The Business of the City: Miscellaneous

Monday, February 21, 2011

21st Century Education: Ethics and Economics

From left: Prof. Williams, Hophni Macenot, Kamika Bennett, Dr. Margaret Stevens, Emanuel Martinez

This past Friday, February 18, 2011, I was a panelist at Hudson County Community College’s Education Conference, titled “Student as Consumer, Education as Commodity: The Consumer Model of Education,” co-sponsored by the Hudson County Community College (HCCC) Faculty Senate, the Community College Humanities Association, and the Urban Issues Institute at Essex County College (ECC).

Dr. Stanley Aronowitz, Distinguished Professor of Sociology at the Graduate Center, CUNY, was the keynote speaker for the conference. He framed his remarks in the context of what he views as the true role of education, reminding us all that educators in the humanities are, first and foremost, thinkers—our lives are dedicated to deep reading and reflection. Dr. Aronowitz’s observations were followed by a panel of HCCC educators and students, moderated by Prof. Harvey Rubinstein, on the topic of “Students as Consumers,” and then by the ECC panel.

The ECC panel focused on “The Role of Liberal Arts Education in Current Economic Times,” moderated by Dr. Margaret Stevens. The panelists were students Kamika Bennett, Hophni Macenot, and Emanuel Martinez, along with Prof. Barry Tomkins of HCCC and me.

Dr. Stevens provided a framework for her opening question on how “pedagogy and educational praxis have been influenced over the years by changes in the economic and sociopolitical landscape locally in New Jersey, and nationally and internationally.” In addition, she invited Kamika, Hophni, and Emanuel to reflect on and respond to the challenges they face as emerging humanities scholars in our current economic crisis.  

The students presented cogent theses on the importance of learning and education from a humanistic, rather than from a “market economy,” perspective. They were passionate and brilliant (at their first academic conference!) as they enumerated their reasons for choosing a liberal arts education in the midst of 21st century market shifts, which have added to the pressures of being a college student and choosing a major that may not necessarily lead to material wealth or comfort.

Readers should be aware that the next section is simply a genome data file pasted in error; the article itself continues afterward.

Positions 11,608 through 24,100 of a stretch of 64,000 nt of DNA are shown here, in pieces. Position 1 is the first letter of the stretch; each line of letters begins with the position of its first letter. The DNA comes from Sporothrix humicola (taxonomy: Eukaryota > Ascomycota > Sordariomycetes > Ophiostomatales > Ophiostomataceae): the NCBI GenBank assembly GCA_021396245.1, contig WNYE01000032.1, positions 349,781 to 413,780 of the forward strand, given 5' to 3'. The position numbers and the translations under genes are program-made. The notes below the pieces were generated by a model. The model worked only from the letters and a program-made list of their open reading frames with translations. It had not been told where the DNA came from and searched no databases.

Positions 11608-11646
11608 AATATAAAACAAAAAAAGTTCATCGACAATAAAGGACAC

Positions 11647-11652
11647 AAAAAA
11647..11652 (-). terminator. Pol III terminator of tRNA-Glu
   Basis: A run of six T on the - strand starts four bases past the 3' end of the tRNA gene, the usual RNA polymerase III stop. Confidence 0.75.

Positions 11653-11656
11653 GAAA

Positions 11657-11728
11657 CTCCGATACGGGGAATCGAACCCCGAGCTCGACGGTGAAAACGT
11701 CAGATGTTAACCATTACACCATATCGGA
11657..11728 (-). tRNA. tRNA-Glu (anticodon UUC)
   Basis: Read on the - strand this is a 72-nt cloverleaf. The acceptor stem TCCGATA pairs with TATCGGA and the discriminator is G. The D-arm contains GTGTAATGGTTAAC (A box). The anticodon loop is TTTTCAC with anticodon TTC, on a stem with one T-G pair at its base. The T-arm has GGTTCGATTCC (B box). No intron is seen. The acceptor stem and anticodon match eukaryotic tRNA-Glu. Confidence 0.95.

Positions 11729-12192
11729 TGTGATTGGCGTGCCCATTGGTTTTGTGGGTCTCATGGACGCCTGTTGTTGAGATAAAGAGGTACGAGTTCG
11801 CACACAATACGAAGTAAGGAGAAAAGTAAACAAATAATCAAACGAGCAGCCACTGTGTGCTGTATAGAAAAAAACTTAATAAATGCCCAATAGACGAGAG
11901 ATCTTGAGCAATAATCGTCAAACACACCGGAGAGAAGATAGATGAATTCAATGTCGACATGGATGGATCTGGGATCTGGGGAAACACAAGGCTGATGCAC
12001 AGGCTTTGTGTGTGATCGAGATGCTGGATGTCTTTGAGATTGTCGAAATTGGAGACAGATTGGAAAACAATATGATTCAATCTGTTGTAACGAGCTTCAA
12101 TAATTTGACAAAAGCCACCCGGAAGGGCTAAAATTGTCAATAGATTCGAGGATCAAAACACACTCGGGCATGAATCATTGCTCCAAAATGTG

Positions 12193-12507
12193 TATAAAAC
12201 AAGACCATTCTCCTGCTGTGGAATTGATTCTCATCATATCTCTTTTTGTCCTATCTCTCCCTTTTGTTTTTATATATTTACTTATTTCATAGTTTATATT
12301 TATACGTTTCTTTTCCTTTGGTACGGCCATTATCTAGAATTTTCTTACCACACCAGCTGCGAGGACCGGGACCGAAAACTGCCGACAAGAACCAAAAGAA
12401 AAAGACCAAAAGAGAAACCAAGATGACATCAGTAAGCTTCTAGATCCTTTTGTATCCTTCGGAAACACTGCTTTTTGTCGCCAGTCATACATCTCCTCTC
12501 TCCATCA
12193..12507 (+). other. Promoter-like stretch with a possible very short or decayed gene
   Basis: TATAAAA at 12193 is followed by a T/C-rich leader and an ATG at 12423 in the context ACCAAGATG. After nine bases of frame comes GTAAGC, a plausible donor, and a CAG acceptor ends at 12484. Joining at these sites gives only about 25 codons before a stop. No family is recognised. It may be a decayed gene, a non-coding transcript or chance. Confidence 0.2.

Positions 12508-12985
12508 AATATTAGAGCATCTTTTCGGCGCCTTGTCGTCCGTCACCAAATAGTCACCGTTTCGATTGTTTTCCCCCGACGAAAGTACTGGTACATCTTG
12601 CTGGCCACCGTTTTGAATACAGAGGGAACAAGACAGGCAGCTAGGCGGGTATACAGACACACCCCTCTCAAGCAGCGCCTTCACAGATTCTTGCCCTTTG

My presentation, titled “From ‘Consumere’ to ‘Educere’: Ethics, Humanities, and the 21st Century Community College,” focused on humanities as an ethics-based discipline and on how those who teach in the humanities have an ethical obligation and a moral responsibility, through the study of literature, philosophy, and history, to examine and respond to the issues that are taking up intellectual space within our culture—issues of war, economy, and social justice, among others. 

The audience queries in the question and answer period that followed the presentations were mostly directed toward the students, whose responses demonstrated a deep understanding of their own sense of responsibility for making the world better. I am always proud of our students, but on this day, I could not have been prouder.

Click here for the Jersey Journal news story on the conference: Author promotes liberal arts education over skills-based training

All best,


Saturday, February 19, 2011

Labor and Capital Redux: Collective Bargaining is a Right!

T. Thomas Fortune
As I follow the political developments in Wisconsin, I see certain resonances in the historic struggles of the working class against the depredations of those who would remove protections that workers in the 21st century have come to rely on. In my African American literature class, we are examining how 19th century black intellectuals (both radicals and moderates) advanced the critical conversation about equality and class struggle in America as they identified and negotiated strategies for black progress after the Civil War.

Since it is Black History Month, I wanted to honor Timothy Thomas Fortune* (1856-1928), the pioneering African American journalist, by reprinting excerpts (it's a fairly lengthy text for a blog) from his important speech on labor and capital, originally delivered on April 20, 1886 in Brooklyn, New York and published in his newspaper, the New York Freeman. Fortune viewed African American political, social, and economic progress in terms of class conflict and linked to the worldwide struggle for working people. 

This complete text of the speech and others in the black radical tradition can be found on The Black Past site: 


"The iniquity of privileged class and concentrated wealth has become so glaring and grievous to be borne that a thorough agitation and an early readjustment of the relation which they sustain to labor can no longer be delayed with safety to society."